University of Missouri Extension

Y2K and Cash

The Federal Reserve has already ordered an additional $50 billion from the Bureau of Printing and Engraving to meet an expected surge in demand later this year, when people decide to hold extra cash as a precaution against Y2K related computer breakdowns.

Storing extra currency in bank vaults around the country is nothing new for the Fed, which has often taken similar steps when special events such as the Olympics or a World’s Fair were held in the US.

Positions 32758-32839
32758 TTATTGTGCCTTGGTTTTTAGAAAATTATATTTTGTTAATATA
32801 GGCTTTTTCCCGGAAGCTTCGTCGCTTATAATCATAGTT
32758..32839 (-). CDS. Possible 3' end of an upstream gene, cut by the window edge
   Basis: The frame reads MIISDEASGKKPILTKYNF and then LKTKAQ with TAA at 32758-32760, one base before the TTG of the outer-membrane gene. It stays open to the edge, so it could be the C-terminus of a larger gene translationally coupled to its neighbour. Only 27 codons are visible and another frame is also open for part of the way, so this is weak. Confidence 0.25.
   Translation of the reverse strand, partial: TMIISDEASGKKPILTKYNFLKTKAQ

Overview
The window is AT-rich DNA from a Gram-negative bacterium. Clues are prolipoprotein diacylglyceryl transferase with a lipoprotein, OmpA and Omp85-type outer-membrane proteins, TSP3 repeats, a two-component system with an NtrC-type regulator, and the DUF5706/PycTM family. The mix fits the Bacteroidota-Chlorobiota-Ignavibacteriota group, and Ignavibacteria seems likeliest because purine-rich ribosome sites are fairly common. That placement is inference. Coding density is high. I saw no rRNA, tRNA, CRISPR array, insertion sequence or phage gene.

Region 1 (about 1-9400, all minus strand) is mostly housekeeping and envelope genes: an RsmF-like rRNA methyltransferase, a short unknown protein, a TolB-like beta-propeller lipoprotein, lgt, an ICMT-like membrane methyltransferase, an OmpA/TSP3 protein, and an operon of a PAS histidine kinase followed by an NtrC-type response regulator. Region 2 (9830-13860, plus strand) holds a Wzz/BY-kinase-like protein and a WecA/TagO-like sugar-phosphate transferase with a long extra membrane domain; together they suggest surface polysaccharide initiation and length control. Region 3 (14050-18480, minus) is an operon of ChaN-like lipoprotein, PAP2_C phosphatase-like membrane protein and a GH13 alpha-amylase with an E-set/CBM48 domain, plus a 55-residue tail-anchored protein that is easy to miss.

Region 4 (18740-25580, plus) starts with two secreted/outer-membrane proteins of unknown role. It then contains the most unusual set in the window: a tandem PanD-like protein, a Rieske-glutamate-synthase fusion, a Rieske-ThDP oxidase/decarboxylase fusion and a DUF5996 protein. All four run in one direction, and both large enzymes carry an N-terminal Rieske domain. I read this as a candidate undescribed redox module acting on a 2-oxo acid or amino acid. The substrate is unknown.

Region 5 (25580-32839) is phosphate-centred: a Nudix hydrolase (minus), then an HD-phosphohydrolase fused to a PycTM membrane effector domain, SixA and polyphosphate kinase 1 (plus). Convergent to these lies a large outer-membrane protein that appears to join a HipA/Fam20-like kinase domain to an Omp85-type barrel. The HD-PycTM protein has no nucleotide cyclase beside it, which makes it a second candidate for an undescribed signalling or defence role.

All that extra money won’t lead to higher inflation because the Fed isn’t actually increasing the money supply.   It’s just bracing for the possibility that some consumers will shift money from accounts to "in hand".

But you won’t find Fed chairman Alan Greenspan standing in line at an ATM on New Years’s Eve.  "Walking around with a lot of $100 bills is not the safest way to keep your money," he told Senate Banking Committee earlier this year.  "The most sensible thing is to leave it where it is."

Source: The months ahead: Y2K watch. (1999, June).  Kiplinger’s.

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